Remember when probiotics were all the rage in the health and wellness word?
Digestive enzymes are quickly becoming the new probiotics.
But are they just another pricey supplement being marketed to health-conscious consumers or are they truly worth the investment?
If our bodies produce these enzymes on their own, are there extra health benefits to adding more to your system.
Are digestive enzymes even safe on a ketogenic diet?
With the help of today’s guide, you’ll have answers to all your burning questions, including:
Before we get into why digestive enzymes may be worth paying attention to, let’s find out what they even are first.
Your body can’t directly use the food you eat without digesting it first.
Chemically speaking, digestive enzymes are small, specialized proteins your digestive system produces to break down food and drinks you consume into usable macro- and micronutrients.
Your body is then able to absorb these nutrients and perform all its duties.
The digestion process starts in your mouth where you chew your food to break it down into smaller pieces easier for your body to process.
Then your saliva uses its special chemical powers to break down your food further until it reaches your stomach, which has its own digestive acids.
But this may not be enough to get the whole job done.
So that’s where digestive enzymes come in and take over.
Once any undigested food particles reach your small intestine, these enzymes come out to finish the job. They break down and convert your food and drinks into usable forms of energy.
Now, even though these enzymes surface in your small intestine (SI), most are actually produced in your pancreas and are then shipped to your SI as needed. That’s why they’re also called pancreatic enzymes.
There are several types of digestive enzymes and each one has a unique job to do.
For example, you may have heard of lactase, a popular digestive enzyme which helps digest the lactose (or sugar) found in milk.
Other important enzymes have their own roles to play, including[*]:
- Lipases, which break down fatty acids
- Amylases and maltase, which digest starches and simple sugars
- Peptidases and proteases, which break down proteins
- Elastase, which process elastin and other proteins
As you can see, enzyme production is vital for optimal digestive health.
Under normal conditions, your body produces enough digestive enzymes to properly break down the foods you eat so you can absorb all the micro- and macronutrients.
But if that’s not happening, things can quickly turn sour.
What Happens When Your Body Doesn’t Make Enough Digestive Enzymes On Its Own
First, any undigested food that couldn’t be broken down by your saliva and stomach acids is left to rot in your gut, where it ferments and starts to turn into bad gut bacteria.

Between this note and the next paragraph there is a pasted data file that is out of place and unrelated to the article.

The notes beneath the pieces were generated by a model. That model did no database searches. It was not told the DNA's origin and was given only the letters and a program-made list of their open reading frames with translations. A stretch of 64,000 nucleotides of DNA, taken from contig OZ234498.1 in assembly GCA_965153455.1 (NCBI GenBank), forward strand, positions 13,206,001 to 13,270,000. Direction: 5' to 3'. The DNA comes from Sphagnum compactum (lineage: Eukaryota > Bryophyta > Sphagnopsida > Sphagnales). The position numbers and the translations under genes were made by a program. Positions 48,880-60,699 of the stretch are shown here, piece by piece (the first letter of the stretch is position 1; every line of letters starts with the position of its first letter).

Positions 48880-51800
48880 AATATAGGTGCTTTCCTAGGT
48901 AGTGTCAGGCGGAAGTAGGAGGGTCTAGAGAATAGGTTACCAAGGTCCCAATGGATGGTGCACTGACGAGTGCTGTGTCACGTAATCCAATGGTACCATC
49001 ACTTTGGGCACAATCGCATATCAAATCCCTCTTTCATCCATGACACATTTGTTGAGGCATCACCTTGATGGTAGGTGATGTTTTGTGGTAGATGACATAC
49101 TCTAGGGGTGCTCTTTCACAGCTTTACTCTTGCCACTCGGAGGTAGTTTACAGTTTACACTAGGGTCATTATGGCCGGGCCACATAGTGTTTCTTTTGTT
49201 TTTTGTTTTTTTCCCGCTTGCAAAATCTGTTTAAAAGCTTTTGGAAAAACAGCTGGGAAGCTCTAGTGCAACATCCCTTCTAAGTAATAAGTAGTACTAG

Many times, this overgrowth of bacteria can lead to a condition known as dysbiosis, a serious issue where your gut grows more unhealthy flora than healthy colonies[*].
While this is going on inside your GI tract, you’ll notice uncomfortable bloating and gas that stinks on the outside.
You may also experience the following problems and health conditions[*]:
- Trouble peeing
- Sour stomach
- Rash or redness
- Problems concentrating
- Bad breath
- Itching below the belt (vaginal or rectal)
Some people may even suffer from chest pain as a result of poor gut health.
And if this situation continues to brew, it only gets worse.
Frequent and consistent bacterial imbalance triggers malnourishment issues since your body isn’t able to absorb the nutrients from the foods you eat.
Health problems associated with malnourishment include[*]:
- Lowered immunity and difficulty fighting off diseases
- Irregular periods
- Weak bones
- Premature death
You’re also likely to feel tired, lethargic and unable to go about your daily life.
Now that you’re thoroughly convinced you need to run off and purchase digestive enzymes, keep reading to see if you actually need them.
Not everyone is going to need to supplement with digestive enzymes; certain people will benefit from them more than others.
For example, you may want to experiment with digestive enzyme supplements if you have one of the following conditions:
- Crohn’s disease
- Celiac disease
- Removed gallbladder
- Pancreatic cancer
- Chronic pancreatitis
- Cystic fibrosis
- Low stomach acid
- Leaky gut syndrome
- Irritable bowel syndrome
- Acid reflux
Unfortunately, your body may be unable to make its own digestive enzymes or can’t produce enough to get the job done when you have these illnesses, which means supplementing can help.
However, you don’t need to have one of those conditions to be considered a good candidate for digestive enzymes.
The next test you’ll want to use is a stool sample.
Yes, you’ll need to check out your poop.
Since the uncomfortable side effects of an overgrowth of unhealthy gut flora are so common, it can be hard to decipher whether you have an enzyme issue or a more serious digestive issue.
Fortunately, you can take a peek at your bowel movements to gauge how your digestive tract is doing.
Without getting too up in your business, how does your poop look?
Is it solid and well-formed or more like loose diarrhea?